Keep up the good work Ray...and I can't wait for the ColdFusion Sith to beat the ColdFusion Jedi!

Comment 10 by Michael Zock posted on 11/25/2011 at 11:24 AM

Part of it may be the mindset, but also ColdFusion's tendency to allow you to integrate assets/code from other languages, making it possible to use the most suitable tool for each task.

Some upcoming features like Railo's "<cfscript language='java'>" will make this even easier. Things like this really reward developers for broadening their horizons. You don't view other languages as separate issues or even competing products, but as possible additional tools to be used where it's beneficial to combine their different strengths.

Comment 11 by Shawn BOwman posted on 11/28/2011 at 7:12 PM

Well said....I would totally agree. I hate to say anything is better when it comes to programming because in my eyes you cannot really compare ColdFusion to .NET as they are completely different. I feel ColdFusion does make some tasks easier such as file uploads or image resizing. <cfimage>, <cffile> and <cffileupload> (even though I hate the use of flash) which are all built-in to CF made me life easier than programming something in .NET, even though it would not have been difficult as I have snippets of code in .NET that I use to accomplish the same thing.

For the most part it feels like is more of an "overlay" for lack of a better word...but it is that overlay that made things easier for me.

Comment 12 by RogerTheGeek posted on 12/2/2011 at 1:01 AM

I am a geezer too, starting with 8080 and going through all the Fortran, Pascal, C, and then to mainframes with COBOL, PL/1, Fortran, etc. I did a lot of ASP and Visual Basic. ColdFusion does what I need it to do for web applications. I learned VB .NET and love VS2010. I would use it for client server stuff, but the idea of using it for web apps doesn't even come up in my head. Why would I do that if I have CF?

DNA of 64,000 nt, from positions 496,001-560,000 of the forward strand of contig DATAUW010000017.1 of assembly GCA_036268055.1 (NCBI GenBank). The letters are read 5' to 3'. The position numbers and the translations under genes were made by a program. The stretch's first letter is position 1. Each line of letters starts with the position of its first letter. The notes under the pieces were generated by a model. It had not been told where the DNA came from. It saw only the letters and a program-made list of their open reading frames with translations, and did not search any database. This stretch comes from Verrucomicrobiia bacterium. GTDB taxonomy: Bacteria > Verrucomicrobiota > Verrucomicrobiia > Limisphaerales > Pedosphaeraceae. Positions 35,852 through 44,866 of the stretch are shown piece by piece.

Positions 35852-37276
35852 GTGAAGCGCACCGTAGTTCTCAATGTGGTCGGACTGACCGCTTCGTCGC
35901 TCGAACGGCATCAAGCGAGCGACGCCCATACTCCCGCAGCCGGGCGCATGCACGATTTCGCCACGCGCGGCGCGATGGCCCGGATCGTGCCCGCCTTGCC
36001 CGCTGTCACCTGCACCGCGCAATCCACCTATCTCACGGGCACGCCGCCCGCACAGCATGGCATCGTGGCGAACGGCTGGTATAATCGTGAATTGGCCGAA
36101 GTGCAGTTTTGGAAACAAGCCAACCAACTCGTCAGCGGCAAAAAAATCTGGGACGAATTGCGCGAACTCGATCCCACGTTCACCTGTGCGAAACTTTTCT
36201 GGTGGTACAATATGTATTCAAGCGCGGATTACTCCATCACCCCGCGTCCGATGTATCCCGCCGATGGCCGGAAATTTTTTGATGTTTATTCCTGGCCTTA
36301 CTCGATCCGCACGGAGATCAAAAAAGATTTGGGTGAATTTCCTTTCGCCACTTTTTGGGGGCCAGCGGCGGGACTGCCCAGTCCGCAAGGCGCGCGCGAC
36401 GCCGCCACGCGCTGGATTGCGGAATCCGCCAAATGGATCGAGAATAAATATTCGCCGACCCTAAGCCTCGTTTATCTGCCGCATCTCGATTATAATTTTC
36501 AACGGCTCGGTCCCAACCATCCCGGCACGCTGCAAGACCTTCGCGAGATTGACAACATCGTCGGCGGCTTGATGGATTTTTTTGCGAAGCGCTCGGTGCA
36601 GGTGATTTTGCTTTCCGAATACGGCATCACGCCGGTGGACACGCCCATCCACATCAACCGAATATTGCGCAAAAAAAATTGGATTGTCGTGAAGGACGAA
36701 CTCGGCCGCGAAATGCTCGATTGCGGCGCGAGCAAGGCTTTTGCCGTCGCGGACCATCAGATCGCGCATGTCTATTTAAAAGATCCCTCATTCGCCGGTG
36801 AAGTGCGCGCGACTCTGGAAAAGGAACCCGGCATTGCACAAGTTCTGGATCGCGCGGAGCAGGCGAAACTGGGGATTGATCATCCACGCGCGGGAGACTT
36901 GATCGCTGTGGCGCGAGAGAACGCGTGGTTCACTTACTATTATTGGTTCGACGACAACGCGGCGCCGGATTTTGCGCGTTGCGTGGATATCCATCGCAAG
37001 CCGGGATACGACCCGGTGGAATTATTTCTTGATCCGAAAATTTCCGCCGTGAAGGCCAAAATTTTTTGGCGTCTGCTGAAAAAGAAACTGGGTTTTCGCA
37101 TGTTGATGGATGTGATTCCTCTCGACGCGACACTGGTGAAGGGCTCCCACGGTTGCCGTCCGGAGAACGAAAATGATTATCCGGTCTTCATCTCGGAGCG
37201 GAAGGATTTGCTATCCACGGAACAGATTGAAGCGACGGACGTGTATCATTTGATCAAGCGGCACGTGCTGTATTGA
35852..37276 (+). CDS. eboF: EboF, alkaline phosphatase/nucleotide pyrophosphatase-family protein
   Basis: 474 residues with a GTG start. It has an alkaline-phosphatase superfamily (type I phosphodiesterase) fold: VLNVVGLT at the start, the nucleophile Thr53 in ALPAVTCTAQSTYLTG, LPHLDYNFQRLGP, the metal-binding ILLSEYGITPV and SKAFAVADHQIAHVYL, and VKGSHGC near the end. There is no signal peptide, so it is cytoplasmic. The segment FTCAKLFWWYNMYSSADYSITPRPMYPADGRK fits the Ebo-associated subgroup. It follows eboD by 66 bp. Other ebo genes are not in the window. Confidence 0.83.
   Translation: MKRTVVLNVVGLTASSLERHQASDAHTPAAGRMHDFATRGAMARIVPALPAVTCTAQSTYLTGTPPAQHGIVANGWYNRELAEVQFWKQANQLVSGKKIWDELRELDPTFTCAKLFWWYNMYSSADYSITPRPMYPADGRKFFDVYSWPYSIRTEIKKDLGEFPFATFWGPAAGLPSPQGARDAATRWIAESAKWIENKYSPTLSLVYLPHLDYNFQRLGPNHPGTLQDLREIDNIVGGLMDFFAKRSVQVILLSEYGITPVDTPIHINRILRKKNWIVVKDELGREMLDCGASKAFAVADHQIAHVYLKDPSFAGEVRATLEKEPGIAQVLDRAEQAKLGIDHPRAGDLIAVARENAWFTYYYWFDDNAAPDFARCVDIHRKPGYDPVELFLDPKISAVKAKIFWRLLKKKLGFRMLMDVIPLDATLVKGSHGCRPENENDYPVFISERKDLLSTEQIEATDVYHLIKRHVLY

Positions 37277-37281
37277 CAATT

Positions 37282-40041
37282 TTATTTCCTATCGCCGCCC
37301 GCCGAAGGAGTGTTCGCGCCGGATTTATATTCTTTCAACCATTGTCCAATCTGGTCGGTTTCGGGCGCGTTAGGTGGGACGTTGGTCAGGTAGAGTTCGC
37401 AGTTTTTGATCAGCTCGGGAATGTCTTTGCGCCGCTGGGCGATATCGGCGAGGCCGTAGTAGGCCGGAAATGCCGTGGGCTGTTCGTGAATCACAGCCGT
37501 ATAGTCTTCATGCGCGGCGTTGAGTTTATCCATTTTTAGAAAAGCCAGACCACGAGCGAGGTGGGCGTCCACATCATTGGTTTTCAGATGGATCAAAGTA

I do wish I could use VS2010 with CF. That IDE is the best thing MS ever produced.

Comment 13 by James Hull posted on 12/12/2011 at 3:27 AM

I worked for a year or so as a .Net programmer and I made the switch to Coldfusion. I think it's a greatly underestimated language. With the improvements in CF9 and some great MVC frameworks like Coldbox I think it's a very productive web language.

If you know C# or Java you can appreciate all the abstraction CF brings to the table (the same way C/C++ programmers appreciate (normally) GC when moving to a managed language.

However it is also that abstraction that can hinder CF and why many are afraid of it. The fact that you are not learning the fundamentals of programming (a CF array is not an array for example) and the fact that abstraction comes at a big cost (for example memory - every method in a component is a class in Java that gets instantiated in yet another class) are two major reasons people stick their noses up it.

After two years as a CF developer I am moving back to .Net next week. I feel it's time for me to move away from the abstraction. Plus I am big statically type language fan. Dynamics have never agreed with me. Also IMO .Net is a more complicated but functional language. However I still plan on using CF every now and again especially for prototyping.

To finish - I would definitely recommend CF to a developer if they wanted to easily and quickly put together a website and I would definitely tell .Net or other language developers to try CF out before they jump up and down screaming how bad it is - as they might just like it!